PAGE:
• Since the National Policy was decreed in 2002, substantial progress on injury prevention has been made in many areas and against each of the general objectives. While a great deal has been done in terms of governance,  regulation and program development, this has not yet translated into substantial injury and death reductions, with the possible exception of road traffic injury, which may have commenced a downward trend, though it is too early to make this judgement.
  • The lack of adequate data systems to describe the injury problem, to identify specific injury mechanisms and settings to target for intervention, and to monitor progress is a substantial barrier to achieving the full potential of the National Policy.
  • Other areas where achievements are lacking are also identified in detail and multiple recommendations have been made for improvements and for some new directions.
  • A future high level National Action Plan is needed urgently to provide co-ordination, leadership and central funding.

Result of Nation-wide Survey on the Family in Viet Nam 2006 - Key Findings

Date added: 07/01/2008
Downloads: 16282
Result of Nation-wide Survey on the Family in Viet Nam 2006 - Key Findings

The results of the first-ever nationwide survey on the family in Viet Nam will be released on Thursday, June 26, at an official launch in the International Conference Centre in Ha Noi. The survey was carried out in 2006 by the Family Department of the Commission for Population, Family and Children, now moved to the Ministry of Culture, Sports and Tourism (MOCST), in collaboration with the General Statistical Office (GSO) and the Institute for Family and Gender Studies, with support from UNICEF. The objective of the survey was to obtain information on family issues and trends in Viet Nam through interviews with adults, adolescents and elderly family members.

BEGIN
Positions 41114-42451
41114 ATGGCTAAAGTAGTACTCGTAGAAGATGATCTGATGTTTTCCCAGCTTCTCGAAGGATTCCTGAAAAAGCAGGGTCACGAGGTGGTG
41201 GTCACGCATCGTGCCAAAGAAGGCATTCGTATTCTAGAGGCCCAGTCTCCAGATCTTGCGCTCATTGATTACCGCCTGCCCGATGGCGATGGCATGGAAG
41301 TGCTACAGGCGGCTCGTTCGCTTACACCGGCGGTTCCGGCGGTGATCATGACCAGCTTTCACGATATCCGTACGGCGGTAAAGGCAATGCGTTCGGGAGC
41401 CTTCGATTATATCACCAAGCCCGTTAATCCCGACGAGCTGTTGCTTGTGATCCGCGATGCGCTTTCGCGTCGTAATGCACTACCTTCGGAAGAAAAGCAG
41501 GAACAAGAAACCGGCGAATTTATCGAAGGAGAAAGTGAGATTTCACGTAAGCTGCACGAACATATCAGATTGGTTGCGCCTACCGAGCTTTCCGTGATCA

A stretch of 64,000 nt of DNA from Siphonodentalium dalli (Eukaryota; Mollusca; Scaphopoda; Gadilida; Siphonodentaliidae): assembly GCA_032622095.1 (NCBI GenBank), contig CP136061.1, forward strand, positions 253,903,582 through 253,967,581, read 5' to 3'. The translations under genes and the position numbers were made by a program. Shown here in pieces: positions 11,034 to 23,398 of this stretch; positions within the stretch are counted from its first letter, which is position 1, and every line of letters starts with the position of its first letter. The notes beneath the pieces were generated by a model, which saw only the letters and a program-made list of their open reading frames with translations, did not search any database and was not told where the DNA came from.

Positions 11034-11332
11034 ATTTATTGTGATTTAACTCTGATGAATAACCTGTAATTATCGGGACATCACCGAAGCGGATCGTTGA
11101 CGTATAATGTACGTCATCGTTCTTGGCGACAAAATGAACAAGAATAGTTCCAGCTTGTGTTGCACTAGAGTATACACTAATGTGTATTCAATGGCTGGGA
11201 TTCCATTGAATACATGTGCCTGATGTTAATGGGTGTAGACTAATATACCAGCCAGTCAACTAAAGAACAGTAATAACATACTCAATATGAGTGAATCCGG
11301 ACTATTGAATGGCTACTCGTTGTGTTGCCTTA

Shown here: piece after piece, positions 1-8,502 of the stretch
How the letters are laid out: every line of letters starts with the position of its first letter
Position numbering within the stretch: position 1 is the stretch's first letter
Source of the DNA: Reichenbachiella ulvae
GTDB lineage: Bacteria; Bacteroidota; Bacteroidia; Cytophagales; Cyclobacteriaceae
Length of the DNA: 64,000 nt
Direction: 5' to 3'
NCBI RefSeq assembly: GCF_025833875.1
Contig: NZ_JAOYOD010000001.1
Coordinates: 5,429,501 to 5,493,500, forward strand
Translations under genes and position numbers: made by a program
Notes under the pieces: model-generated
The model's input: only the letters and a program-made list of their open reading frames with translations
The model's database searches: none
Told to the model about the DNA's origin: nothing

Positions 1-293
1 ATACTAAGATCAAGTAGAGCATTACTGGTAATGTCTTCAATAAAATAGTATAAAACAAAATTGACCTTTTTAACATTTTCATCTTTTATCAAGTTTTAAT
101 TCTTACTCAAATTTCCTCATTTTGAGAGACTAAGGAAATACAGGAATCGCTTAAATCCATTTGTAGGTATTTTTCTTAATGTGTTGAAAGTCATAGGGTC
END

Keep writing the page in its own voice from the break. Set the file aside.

The solid data generated by the survey - which includes both quantitative and qualitative data disaggregated by region, ethnicity, income, age, sex, etc. – will be used by the Government and development partners to inform policy making in a wide range of areas related to the family in Viet Nam. The survey also provides timely and sound evidence for the government to formulate policies, especially related to the important recent Law on Gender Equality and Law on Prevention and Control of Domestic Violence. The data will provide a solid basis for monitoring the impact of these laws over time, as well as insight into new trends and issues affecting families in Viet Nam.

The launch will feature statements by the Ministry of Culture, Sport and Tourism, and UNICEF Viet Nam, a presentation on the main findings and recommendations from the survey, and a video depicting some of the main themes emerging from the research.